It's difficult for me to summarize the entire situation right now, so I'll refer you to Anton de Leon for the whole morbid timeline. Anton's site also does us the benefit of providing scans of Fernandez's published article.
"Seething With Anger": The offending passages
"Let's Grab Her and Bang Her Head": Blogger reaction comes to light
"Malu Fernandez on Everyone's Mind": High-profile reactions
"Malu Fernandez, Let Me Show You How Many...": The initiative
"Malu Fernandez Finally Resigns": Surrender and apology
While part of me is glad that everything reached a fitting conclusion, part of me remains appalled at the developments.
I engaged in a little blogging activism back in 2005, when an incredibly offensive IT "beauty contest" started making the rounds of the business community. After the initial shock and reaction, I was surprised to learn that the organizers were willing to sit down and discuss the offending circumstances with us. I actually went to their conference, sat among other bloggers to debate both sides of the issue, and came away thankful for the opportunity we had all been given. I liked to think that the organizers knew exactly what they had done wrong, and that they learned a valuable lesson from the experience.
Two weeks later, the organizers canceled the contest completely. It was not because they were convinced by sound logical arguments, though. It was because they began receiving grave threats from any number of anonymous sources. Someone went as far as to say that he was going to throw acid on the contestants.
I read their official press statement and couldn't believe the words that were right in front of me. I had pressed for civilized discussion, after all. I had tried to show them exactly why they were doing this wrong, and I had tried to drill the lesson into their heads: It wasn't enough for them to know what audience reaction was -- it was important for them to know why their terms were offensive, and to prevent themselves from doing anything like that again.
Now they learned nothing. Now they only knew that they couldn't hold such a contest because people would hurt them for it.
This is intimidation, plain and simple. This is not a "blogstorm", or a "cyber-counterculture movement", or whatever crap you choose to call it.
This is mob rule.
Read Malu Fernandez's apology again. Here -- I'll reproduce it for you from Anton's site if you don't remember where to find it:
"I am humbled by the vehement and heated response provoked by my article entitled 'From Boracay to Greece!' which came out in the June 2007 issue of People Asia. To say that this article was not meant to malign, hurt or express prejudice against the OFWs now sounds hollow after reading through all the blogs from Filipinos all over the world. I am deeply apologetic for my insensitivity and the offensive manner in which this article was written, I hear you all and I am properly rebuked. It was truly not my intention to malign hurt or express prejudice against OFWs.
As the recent recipient and target of death threats, hate blogs, and deeply personal insults, I now truly understand the insidiousness of discrimination and prejudice disguised as humor. Our society is bound together by human chains of kindness and decency. I have failed to observe this and I am now reaping the consequences of my actions. It is my fervent hope that the lessons that Ive learned are not lost on all those who through anonymous blogs, engaged in bigotry, discrimination, and hatred (against overweight individuals , for example).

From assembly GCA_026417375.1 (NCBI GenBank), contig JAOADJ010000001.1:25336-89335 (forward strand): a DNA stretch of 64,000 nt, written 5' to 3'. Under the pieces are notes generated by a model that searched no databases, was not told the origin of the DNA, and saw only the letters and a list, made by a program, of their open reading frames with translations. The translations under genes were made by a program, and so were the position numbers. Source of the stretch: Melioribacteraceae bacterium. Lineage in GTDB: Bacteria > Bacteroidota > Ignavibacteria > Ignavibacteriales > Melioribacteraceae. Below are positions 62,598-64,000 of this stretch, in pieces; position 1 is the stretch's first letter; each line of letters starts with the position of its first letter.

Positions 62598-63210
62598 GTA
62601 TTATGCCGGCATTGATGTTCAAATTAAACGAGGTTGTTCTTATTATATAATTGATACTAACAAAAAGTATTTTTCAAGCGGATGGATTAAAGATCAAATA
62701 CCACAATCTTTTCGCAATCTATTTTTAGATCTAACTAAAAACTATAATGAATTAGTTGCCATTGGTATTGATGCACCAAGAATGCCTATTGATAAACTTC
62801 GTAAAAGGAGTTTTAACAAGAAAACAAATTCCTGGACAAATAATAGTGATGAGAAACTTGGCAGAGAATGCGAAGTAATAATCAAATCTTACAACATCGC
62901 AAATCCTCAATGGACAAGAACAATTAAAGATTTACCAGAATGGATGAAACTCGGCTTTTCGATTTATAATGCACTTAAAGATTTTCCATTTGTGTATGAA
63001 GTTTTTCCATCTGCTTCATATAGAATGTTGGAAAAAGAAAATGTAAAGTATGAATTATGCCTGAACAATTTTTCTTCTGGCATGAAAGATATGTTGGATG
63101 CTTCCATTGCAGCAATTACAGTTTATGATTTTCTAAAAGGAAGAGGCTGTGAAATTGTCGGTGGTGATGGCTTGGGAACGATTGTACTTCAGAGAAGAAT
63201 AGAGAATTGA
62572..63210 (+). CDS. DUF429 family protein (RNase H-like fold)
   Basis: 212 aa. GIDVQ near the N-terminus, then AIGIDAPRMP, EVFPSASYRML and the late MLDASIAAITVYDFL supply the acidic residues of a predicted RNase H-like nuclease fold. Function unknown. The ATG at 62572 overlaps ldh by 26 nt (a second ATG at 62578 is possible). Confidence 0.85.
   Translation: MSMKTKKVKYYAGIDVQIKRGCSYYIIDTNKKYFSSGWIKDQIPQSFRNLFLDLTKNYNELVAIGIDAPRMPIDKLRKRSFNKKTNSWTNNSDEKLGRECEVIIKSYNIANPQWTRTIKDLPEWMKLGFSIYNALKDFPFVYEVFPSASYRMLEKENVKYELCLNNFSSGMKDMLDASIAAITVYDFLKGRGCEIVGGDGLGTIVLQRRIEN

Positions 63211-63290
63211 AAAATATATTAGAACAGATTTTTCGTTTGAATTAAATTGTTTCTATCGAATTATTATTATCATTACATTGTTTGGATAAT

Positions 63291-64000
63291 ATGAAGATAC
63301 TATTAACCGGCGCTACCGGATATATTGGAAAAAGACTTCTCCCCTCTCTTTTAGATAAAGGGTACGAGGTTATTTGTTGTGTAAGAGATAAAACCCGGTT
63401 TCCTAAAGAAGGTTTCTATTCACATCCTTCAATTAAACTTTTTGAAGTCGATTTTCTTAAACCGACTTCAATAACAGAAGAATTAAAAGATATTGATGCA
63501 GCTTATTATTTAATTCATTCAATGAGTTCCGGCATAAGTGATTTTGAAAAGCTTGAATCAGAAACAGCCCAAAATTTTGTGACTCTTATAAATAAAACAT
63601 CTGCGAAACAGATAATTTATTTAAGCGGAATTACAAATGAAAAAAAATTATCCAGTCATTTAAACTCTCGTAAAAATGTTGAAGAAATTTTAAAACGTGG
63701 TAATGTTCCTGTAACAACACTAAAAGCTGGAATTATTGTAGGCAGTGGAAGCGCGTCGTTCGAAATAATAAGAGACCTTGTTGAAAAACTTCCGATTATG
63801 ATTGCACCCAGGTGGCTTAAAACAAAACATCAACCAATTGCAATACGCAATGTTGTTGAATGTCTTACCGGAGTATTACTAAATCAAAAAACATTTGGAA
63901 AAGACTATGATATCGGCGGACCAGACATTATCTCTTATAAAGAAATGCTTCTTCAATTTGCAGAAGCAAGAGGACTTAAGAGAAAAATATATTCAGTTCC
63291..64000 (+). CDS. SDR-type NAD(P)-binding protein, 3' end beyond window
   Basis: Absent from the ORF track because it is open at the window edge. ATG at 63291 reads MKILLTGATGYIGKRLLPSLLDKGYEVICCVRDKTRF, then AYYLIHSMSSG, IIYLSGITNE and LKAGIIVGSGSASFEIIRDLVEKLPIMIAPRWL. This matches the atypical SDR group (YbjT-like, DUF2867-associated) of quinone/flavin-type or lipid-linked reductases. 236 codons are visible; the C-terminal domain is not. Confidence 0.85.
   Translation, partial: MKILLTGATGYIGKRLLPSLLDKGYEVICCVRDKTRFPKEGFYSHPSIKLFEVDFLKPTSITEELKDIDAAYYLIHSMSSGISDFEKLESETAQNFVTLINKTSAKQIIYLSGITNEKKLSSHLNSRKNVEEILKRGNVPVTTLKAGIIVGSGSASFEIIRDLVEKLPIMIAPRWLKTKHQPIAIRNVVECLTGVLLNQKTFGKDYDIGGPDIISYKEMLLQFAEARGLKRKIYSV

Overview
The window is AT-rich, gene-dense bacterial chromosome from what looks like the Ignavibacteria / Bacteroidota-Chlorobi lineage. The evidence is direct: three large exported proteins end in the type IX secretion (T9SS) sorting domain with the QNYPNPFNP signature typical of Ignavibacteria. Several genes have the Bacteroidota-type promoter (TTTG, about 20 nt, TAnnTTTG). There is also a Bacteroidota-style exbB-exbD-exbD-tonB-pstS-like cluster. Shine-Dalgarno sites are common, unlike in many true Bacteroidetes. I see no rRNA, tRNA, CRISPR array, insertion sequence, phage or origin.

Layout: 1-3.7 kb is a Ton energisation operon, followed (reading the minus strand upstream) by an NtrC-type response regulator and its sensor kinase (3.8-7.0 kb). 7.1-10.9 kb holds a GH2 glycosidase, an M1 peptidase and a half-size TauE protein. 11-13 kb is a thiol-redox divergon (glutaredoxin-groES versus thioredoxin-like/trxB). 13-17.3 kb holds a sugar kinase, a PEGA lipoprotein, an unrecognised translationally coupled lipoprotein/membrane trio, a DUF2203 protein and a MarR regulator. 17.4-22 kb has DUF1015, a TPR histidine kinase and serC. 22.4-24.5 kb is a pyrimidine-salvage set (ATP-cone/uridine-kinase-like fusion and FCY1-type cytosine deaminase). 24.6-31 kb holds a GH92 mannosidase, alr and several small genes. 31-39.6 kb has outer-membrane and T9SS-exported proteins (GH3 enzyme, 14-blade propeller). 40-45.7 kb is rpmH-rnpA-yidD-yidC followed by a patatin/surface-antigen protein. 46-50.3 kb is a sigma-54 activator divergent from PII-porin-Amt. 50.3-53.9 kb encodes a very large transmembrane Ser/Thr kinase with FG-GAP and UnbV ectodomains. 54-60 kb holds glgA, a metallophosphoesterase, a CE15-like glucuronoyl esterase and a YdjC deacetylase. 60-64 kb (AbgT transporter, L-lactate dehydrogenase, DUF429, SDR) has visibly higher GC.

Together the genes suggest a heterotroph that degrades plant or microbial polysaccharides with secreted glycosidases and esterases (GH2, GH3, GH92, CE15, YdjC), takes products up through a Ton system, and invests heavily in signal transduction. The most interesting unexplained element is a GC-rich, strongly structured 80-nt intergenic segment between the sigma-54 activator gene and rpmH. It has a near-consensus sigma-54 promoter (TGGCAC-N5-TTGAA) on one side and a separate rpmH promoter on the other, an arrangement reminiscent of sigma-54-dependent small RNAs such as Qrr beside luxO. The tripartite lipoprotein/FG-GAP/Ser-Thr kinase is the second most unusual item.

I take full responsibility for my actions and my friends and family have nothing to do with this. To date I have submitted my resignation letters to both the Manila Standard and People Asia, on that note may this matter be laid to rest. "
Did Malu Fernandez learn anything from the experience? Maybe. For all we know, she'll never write another statement of "acerbic wit" again.
What disturbs me is that she learned it from looking at us.
Malu Fernandez never got a rational discussion of why her article was wrong. We never sat down and talked with her. Instead, we pelted her with whatever scraps of mud and excrement we could find. We called her terrible names and made horrible parodies of her work. We jeered, and grinned, and dared her from our own little recesses of anonymity.
Malu Fernandez didn't apologize because we taught her to become a more sensitive person. Malu Fernandez apologized because she saw a disturbing reflection of herself in our words and actions. Malu Fernandez apologized because she did not want to sink to our level.
I don't care if you're merely comfortable with the results. Contrary to what you might think, results are not everything.
We intimidated her with insults, with threats, and with violence when we could have invoked a perfectly rational response. Maybe we were just angry. Maybe we were working under duress. Maybe we just became completely hostile at the mere thought of her words.
Whatever the case, Malu Fernandez saw exactly what we were: a mob that was intimidating her into submission. Maybe she just wanted no part of our epithet-spewing mess. Or maybe she only apologized because we had threatened to do terrible things to her family.
We may be happy with what happened, ladies and gentlemen. But I've also seen how we were able to make this come about. I've seen the threats, and the humiliation, and the rows upon rows of horrible little words.
I now ask how high the cost was, and what kind of people we've become. I don't like any of the answers.
Tell me that this was not worth it.